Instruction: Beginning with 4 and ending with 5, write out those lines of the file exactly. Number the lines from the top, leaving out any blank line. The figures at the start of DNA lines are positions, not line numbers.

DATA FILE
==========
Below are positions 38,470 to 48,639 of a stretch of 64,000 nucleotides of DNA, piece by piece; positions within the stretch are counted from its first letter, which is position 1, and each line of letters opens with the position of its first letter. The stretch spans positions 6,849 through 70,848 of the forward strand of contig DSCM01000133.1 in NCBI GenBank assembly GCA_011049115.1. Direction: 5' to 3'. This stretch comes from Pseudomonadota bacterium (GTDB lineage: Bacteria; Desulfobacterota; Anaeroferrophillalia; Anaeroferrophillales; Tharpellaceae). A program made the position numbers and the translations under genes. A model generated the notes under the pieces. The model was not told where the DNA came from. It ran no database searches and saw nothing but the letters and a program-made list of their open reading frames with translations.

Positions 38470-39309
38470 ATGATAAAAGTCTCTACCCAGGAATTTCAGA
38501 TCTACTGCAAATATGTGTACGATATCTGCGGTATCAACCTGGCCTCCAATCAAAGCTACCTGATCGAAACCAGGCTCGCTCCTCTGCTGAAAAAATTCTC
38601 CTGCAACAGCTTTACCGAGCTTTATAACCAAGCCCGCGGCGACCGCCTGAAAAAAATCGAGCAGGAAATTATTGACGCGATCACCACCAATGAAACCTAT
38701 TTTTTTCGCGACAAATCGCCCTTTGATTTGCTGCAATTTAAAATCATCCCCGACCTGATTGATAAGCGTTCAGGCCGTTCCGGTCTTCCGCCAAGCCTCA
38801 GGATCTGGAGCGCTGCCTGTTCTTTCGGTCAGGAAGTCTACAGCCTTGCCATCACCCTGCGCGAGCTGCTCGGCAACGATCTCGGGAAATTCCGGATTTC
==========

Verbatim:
38501 TCTACTGCAAATATGTGTACGATATCTGCGGTATCAACCTGGCCTCCAATCAAAGCTACCTGATCGAAACCAGGCTCGCTCCTCTGCTGAAAAAATTCTC
38601 CTGCAACAGCTTTACCGAGCTTTATAACCAAGCCCGCGGCGACCGCCTGAAAAAAATCGAGCAGGAAATTATTGACGCGATCACCACCAATGAAACCTAT